And that was the end of the first part.

The intermission lasted three hours. We walked back to the youth hostel for supper and then walked around the village some more, visiting the woodcarver’s museum. We mainly talked about the play of course, and agreed that it was surprising how quickly it seemed to be going. We talked about the debate between “beautifying the church” and “feeding the poor.” The dichotomy troubled me but I couldn’t explain why. After the museum we meandered back to the theater.

The second part began with the trial before Annas when Judas discovers he’s been fooled. The high priest doesn’t want to talk with Jesus; he wants to kill him. The exchanges between Jesus and the priests come faster and faster until they reach their climax with Caiaphas imploring, “In the name of the living God! Speak! Are you the Messiah, the Son of God who is highly praised?” Jesus replies, “You say it - I AM,” speaking the tetragrammaton YHWH, standing for the name of God that was never to be spoken. Caiaphas tears his robes at the blasphemy and the die is cast. They are going to find a way to kill him.

In Act Seven, Peter denies Jesus, and the play compares his betrayal with Judas’. Peter begs forgiveness and John tells him that Jesus looked on him with love. Peter promises, “Nothing will ever separate me from you again!” Judas tries to redeem himself by giving the 30 pieces of silver back. The priests just laugh at him. He despairs of ever being forgiven and the act ends with him making a hangman’s noose, “Come, you serpent, coil yourself around my throat! Strangle the traitor!”

Act eight shows Jesus before Pilate and Herod. The living tableau presents Moses expelled by Pharaoh before the exodus. The rulers of the world don’t like to be told they don’t have the final say. They don’t like to be reminded that they, too, are subject to a higher law. They always seem to assume that you can kill a dream by killing the dreamer, or kill an idea by killing the thinker, or kill God by killing His messenger - even if the messenger is His Son. They flog Jesus and crown him with thorns and in act nine Pilate washes his hands of the matter and condemns Jesus to death.

Act ten is the Way of the Cross, with the Tableau presenting the sacrifice of Isaac by Abraham, when God provided a sheep for His own sacrifice. In a way Mary is the central figure of this act. It is through her eyes that we see the crucifixion and it’s terrible sadness. In the beginning of the act she laments what is happening much as any mother might lament the terrible things that are being done to her son. But standing at the foot of the cross Mary realizes that the suffering is part of his mission: “What shall I say? And what can I tell you, since you yourself have done this? Lord, my God, I am suffering agony! Be with me!” And when the centurion pierces Jesus’ heart with a spear, she screams.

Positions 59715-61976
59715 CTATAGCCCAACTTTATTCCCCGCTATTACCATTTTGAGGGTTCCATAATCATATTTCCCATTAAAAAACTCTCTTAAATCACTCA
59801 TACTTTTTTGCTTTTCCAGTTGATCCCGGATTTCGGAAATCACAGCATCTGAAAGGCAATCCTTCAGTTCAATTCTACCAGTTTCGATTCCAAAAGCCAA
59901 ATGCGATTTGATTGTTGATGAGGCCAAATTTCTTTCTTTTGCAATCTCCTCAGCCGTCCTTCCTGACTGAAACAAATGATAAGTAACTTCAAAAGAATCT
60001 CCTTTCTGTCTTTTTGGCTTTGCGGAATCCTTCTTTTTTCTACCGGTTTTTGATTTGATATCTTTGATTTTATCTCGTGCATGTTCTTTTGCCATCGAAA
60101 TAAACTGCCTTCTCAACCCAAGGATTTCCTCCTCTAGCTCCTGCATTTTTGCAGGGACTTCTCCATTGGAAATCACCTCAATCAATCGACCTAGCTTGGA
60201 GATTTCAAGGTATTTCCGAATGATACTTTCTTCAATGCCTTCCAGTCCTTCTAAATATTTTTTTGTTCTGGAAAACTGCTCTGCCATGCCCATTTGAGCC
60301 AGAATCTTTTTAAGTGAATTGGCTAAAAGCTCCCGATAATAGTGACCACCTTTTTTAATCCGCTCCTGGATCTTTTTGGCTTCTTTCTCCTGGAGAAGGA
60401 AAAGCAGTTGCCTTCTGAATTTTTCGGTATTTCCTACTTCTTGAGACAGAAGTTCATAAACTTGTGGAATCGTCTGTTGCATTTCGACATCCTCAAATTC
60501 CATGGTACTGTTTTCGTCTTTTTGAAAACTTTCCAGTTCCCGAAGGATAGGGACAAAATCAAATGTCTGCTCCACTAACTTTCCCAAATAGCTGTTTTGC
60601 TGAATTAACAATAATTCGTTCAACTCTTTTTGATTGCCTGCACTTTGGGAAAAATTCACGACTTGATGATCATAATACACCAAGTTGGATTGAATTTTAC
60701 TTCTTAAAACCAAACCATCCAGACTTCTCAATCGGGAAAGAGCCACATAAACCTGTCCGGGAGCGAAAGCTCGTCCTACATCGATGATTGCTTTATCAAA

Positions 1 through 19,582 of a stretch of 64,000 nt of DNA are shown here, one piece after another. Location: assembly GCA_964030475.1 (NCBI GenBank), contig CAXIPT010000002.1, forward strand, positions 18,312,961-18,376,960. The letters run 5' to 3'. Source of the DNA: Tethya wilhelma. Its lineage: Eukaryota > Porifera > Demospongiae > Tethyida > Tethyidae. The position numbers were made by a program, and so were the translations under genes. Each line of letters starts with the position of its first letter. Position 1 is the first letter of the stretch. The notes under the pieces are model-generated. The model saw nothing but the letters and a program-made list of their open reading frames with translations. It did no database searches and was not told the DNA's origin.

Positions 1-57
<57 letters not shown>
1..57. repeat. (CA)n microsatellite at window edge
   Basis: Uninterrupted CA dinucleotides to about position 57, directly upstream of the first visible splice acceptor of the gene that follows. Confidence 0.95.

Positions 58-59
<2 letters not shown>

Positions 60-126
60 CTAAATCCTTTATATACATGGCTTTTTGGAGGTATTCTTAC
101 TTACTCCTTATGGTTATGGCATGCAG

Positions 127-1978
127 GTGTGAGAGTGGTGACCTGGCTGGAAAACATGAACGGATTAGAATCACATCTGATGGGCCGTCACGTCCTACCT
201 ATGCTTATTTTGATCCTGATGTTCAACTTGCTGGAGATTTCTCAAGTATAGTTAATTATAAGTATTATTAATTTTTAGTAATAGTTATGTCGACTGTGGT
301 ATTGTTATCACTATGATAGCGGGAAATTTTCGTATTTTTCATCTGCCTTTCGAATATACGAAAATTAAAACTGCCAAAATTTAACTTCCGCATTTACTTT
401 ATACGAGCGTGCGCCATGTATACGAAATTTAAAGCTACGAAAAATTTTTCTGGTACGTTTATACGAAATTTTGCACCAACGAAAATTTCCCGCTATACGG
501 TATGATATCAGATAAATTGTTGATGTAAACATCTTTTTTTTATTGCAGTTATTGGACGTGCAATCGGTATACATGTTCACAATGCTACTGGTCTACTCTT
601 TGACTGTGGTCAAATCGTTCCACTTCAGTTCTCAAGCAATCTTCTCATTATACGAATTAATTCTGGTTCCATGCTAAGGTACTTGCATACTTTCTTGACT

Taken down dead from the cross, Jesus is laid in her arms. John, the beloved disciple, says “See Mother, peace rests on his face!” and she replies in perhaps the most beautiful speech of the play: “Peace is also returning to my heart. See, humanity, the light came into the world, but you loved darkness more than the light. God sent him to you, to liberate the world through him. For God so loved the world that he gave his Son! So that everyone who believes in him might never perish.”

Much of act eleven, the final act, takes place inside the proscenium and because of our seat we could not see it directly. But we could see the dramatic lighting indicating the resurrection. In some way perhaps that indirection closely represents the life of faith, where the glory of God can never be seen directly in this life and is always seen only in reflection. And Mary Magdalena, finding the empty tomb is sent by the Angel as a missionary to the apostles, and has the last word: “He is with us all the days until the end of the world! Therefore my heart is glad and my tongue rejoices! Oh, could I proclaim it throughout all the world, so that the mountains and cliffs and heaven and earth should re-echo with the words: Halleluja! He is risen!”

And thus, little Oberammergau was also raised from the plague to something more grand and more glorious than ever could have been expected by those villagers huddled together in fear 400 years ago. They wanted to do something beautiful for him, and I think he has greatly blessed it. Should the money have been better spent on the poor?

We stopped for coffee and Schnapps and red wine after the play. It was a lovely warm little quarter-timbered restaurant with a buxom Bavarian waitress wearing a starched white apron over a low-cut black and white peasant’s dress with puffed sleeves. There was a cheerful fire in the fireplace and it was gray and rainy outside.


Slept soundly in our little bunk bed and didn’t fall out even once.